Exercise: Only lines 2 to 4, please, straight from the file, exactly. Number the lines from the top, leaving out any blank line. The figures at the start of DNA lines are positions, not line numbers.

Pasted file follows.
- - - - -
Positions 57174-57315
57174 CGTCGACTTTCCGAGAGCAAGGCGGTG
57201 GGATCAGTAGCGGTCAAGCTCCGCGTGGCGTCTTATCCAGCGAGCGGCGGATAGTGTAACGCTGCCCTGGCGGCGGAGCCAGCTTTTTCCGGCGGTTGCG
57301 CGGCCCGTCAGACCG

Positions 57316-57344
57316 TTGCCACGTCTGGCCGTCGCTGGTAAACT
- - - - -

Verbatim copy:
57174 CGTCGACTTTCCGAGAGCAAGGCGGTG
57201 GGATCAGTAGCGGTCAAGCTCCGCGTGGCGTCTTATCCAGCGAGCGGCGGATAGTGTAACGCTGCCCTGGCGGCGGAGCCAGCTTTTTCCGGCGGTTGCG
57301 CGGCCCGTCAGACCG